BERLIN (Reuters) - German Economy Minister Sigmar Gabriel has branded leading U.S. Republican presidential candidate Donald Trump a threat to peace and prosperity while Chancellor Angela Merkel said it had always been a pleasure to work with Democrat Hillary Clinton.
The comments by Gabriel, Germany’s vice chancellor and leader of the Social Democrats, are the clearest sign yet that ruling politicians in Europe are increasingly worried about the outcome of the U.S. presidential elections.
“Whether Donald Trump, Marine le Pen or Geert Wilders - all these right-wing populists are not only a threat to peace and social cohesion, but also to economic development,” Gabriel told Welt am Sonntag newspaper in an interview published on Sunday.
Gabriel said that Trump and French National Front leader Le Pen were promising voters “a way back into a fairytale world” in which economic activity only happened within national borders but that history had shown such isolated economies had no prospect.
“We have to make the effort to explain how we want to shape globalization in a fair way,” Gabriel said.
Politicians in Germany and elsewhere in Europe have watched nervously as businessman and reality TV star Trump has moved from long shot to front-runner of the Republicans seeking the party’s nomination ahead of the Nov. 8 presidential election.
PRAISE FOR PUTIN
Trump has described Merkel’s welcoming policy towards refugees as “insane” and predicted it would cause rioting in Germany.
He has also praised Russian President Vladimir Putin, who has been at odds with Europe since Moscow’s annexation of Ukraine’s Crimea region two years ago.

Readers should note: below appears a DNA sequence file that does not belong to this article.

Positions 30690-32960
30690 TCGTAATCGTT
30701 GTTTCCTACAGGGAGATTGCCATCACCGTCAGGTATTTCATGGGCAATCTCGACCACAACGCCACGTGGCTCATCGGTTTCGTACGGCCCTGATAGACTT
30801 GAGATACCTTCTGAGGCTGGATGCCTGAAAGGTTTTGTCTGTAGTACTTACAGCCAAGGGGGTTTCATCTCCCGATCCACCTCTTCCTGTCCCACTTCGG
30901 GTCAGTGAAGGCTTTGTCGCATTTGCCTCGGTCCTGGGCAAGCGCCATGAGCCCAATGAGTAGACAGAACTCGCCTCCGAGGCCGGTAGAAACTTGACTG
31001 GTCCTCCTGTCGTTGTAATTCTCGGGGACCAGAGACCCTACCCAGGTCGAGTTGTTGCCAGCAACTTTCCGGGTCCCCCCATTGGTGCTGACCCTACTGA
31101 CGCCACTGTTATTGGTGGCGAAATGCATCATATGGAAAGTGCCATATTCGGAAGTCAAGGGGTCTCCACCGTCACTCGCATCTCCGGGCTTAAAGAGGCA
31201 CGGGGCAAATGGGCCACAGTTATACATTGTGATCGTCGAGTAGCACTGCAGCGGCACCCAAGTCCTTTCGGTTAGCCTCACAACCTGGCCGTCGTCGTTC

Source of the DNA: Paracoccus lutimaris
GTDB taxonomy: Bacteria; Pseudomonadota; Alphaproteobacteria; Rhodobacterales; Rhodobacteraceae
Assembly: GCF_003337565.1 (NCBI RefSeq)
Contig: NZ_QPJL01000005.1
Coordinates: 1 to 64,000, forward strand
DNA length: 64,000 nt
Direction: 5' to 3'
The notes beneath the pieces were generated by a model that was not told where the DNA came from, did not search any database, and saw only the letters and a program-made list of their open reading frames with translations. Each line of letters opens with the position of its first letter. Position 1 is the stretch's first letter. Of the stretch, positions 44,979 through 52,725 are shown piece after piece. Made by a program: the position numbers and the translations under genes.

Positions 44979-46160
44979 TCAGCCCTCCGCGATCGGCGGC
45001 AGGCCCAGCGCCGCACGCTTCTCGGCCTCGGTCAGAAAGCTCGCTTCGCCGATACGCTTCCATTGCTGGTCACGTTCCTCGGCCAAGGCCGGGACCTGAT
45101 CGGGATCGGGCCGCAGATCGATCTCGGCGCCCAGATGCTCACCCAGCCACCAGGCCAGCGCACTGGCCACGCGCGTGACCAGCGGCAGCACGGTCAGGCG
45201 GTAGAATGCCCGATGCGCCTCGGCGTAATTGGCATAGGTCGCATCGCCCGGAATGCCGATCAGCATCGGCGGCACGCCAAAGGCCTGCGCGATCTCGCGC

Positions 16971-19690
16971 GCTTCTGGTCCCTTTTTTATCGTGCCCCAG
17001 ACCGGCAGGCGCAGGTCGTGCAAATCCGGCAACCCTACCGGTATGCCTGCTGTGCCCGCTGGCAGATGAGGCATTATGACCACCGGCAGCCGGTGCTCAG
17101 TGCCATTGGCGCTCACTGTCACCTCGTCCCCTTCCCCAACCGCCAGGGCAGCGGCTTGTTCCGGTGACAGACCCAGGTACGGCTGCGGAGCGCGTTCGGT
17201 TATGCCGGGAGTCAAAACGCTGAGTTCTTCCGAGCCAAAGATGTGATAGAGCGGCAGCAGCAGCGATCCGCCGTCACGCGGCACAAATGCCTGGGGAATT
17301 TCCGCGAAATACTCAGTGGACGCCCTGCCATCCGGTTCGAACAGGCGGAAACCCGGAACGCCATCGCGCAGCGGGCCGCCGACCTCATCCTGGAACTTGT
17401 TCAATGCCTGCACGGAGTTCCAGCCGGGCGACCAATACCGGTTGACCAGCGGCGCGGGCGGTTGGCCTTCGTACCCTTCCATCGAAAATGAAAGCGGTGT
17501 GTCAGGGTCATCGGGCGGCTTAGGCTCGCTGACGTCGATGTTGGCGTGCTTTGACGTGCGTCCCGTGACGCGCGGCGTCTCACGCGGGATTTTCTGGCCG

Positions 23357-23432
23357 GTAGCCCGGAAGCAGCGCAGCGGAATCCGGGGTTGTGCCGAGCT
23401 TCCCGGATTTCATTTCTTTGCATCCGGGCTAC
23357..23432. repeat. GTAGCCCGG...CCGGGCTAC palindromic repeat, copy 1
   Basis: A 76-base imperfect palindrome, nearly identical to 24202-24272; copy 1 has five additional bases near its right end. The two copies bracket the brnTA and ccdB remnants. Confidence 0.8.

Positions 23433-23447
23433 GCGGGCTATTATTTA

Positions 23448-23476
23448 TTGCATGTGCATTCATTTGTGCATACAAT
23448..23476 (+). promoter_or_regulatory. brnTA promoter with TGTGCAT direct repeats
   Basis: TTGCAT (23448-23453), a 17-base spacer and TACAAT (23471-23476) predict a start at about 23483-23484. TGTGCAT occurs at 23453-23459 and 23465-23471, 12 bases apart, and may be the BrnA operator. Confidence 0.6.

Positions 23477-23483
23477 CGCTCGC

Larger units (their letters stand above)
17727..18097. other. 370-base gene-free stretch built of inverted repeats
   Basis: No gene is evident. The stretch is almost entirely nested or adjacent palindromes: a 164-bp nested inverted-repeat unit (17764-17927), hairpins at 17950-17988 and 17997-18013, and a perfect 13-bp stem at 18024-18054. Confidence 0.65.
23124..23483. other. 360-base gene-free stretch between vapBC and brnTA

Merkel told Bild am Sonntag newspaper in an interview she did not know Trump personally. When asked about his attacks against her refugee policy, the chancellor said: “I don’t see any reason why I should reply to him.”
At the same time, Merkel said of Democrat candidate Hillary Clinton: “I value her long political experience, her commitment for women’s rights, family issues and health care.
“I value her strategic thinking and that she is a strong supporter of the transatlantic partnership. Whenever I had the chance to work together with Hillary Clinton, it was a great pleasure.”
Germany does not face a federal election until next year. But a new anti-immigrant party, the Alternative for Germany (AfD), has emerged as a threat to Merkel’s conservatives. The AfD wants Germany to shut its border to migrants and use force to repel them if necessary.
Reporting by Michael Nienaber; Editing by Ralph Boulton
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